Japan has agreed in principle to provide a $2.49bn private loan to finance the development of Indonesia's planned new deep-sea port project in Patimban, Subang, West Java, local media reported.
The port, which will require a total investment of $3.09bn, will have the remainder of the investment coming from the state budget.
Indonesia's Transportation Ministry’s acting director general for sea transportation Umar Aris said the Japanese government had said in a letter in reply to the Indonesian government's offer to take on the largest share in the project, that they agreed to the investment plan “in principle”, subject to several requirements.
It is understood that Japanese firms would be expected to play a major role in the port development project if they provided the loan, which will be the biggest project funded by the Japanese government in Indonesia.
Japan has been stung recently after losing out to China in another massive infrastructure project in Indonesia, a $5.5bn high-speed rail project.
The port project itself has been plagued by many setbacks, with Patimban Port, some 120 km east of Jakarta, having only recently been selected as a replacement for the previously planned Cilamaya Port in Karawang, West Java, which was scrapped last year because of concerns it would affect the expansion of Pertamina’s nearby offshore operations.
The new port is supposed to begin its first phase of operations by 2019 with an initial capacity of 250,000 teu and rising to 7.5m teu by 2037, about half that of Jakarta’s Tanjung Priok Port, and helping to alleviate pressure at the country’s largest port.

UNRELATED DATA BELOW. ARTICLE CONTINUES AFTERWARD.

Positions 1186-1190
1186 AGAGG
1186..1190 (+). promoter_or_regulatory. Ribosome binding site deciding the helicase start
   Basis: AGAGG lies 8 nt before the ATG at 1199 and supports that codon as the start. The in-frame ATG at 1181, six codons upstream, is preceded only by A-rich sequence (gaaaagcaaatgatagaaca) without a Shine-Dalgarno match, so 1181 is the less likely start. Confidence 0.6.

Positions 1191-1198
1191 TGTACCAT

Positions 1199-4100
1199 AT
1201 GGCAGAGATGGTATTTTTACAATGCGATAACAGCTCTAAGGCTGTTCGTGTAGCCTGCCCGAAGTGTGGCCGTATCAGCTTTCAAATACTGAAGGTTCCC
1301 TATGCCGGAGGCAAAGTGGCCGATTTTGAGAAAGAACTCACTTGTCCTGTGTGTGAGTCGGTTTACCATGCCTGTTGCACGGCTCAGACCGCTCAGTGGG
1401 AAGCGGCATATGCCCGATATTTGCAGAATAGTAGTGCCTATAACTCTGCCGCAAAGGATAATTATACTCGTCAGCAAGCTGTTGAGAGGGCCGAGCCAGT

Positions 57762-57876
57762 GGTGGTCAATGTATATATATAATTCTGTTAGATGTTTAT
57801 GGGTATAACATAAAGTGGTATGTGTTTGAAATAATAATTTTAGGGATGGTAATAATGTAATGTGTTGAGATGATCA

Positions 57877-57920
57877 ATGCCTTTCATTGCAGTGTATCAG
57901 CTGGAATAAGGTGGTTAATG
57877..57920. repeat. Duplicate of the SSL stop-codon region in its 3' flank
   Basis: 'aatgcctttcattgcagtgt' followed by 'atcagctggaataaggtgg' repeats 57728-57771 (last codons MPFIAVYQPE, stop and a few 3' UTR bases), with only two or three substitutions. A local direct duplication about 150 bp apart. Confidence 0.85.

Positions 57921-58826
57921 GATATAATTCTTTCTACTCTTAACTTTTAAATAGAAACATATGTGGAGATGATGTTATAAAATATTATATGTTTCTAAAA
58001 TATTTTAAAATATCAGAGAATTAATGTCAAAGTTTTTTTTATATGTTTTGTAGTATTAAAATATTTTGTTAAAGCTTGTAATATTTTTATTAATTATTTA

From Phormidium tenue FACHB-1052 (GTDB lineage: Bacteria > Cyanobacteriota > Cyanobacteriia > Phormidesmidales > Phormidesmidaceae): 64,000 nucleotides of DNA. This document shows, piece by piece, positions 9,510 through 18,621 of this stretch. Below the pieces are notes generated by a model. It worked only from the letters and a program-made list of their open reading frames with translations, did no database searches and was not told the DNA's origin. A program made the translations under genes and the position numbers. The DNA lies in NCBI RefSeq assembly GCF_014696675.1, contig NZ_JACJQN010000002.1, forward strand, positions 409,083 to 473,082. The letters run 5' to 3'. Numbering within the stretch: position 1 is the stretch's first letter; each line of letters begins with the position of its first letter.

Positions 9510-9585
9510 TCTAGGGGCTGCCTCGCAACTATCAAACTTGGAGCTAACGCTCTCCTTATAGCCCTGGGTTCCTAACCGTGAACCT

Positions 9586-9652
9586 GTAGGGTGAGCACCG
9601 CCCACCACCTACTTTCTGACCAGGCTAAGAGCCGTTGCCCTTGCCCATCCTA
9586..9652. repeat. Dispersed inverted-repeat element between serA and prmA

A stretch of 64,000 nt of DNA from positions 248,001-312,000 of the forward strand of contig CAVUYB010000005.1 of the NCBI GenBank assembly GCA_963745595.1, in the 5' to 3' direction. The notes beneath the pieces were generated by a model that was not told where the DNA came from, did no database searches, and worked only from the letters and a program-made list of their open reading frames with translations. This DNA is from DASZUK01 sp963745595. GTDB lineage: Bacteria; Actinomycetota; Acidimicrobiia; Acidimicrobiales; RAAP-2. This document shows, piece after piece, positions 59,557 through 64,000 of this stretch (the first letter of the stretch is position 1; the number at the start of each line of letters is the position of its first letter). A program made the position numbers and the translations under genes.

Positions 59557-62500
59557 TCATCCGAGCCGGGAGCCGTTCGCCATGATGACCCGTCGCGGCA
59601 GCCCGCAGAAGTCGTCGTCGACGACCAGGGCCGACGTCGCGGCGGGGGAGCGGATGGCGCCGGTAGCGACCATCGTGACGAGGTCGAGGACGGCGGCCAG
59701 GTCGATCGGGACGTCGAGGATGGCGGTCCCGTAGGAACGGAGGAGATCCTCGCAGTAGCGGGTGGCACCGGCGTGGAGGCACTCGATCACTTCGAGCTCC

One of the requirements sought by the Japanese government, Umar said, was the issuance of a presidential regulation to ensure the ease of the port development. It is likely that this will be similar to the presidential regulation issued to help accelerate the China-Indonesia joint high-speed railway project.
In Presidential Regulation No. 107/2015 President Joko Widodo has instructed various ministries and regional administrations to support the project.
The Ministry’s port and dredging director Mauritz Sibarani said that before the construction, many things still needed to be done, including finishing the detailed engineering design (DED), obtaining an Environment Impact Analysis (Amdal), as well as adjusting the location to the provincial spatial planning (RTRW) of the Subang area.
“The construction might really start at 2018, with all those processes, but I hope that we can sign the loan agreement by the end of this year,” he concluded.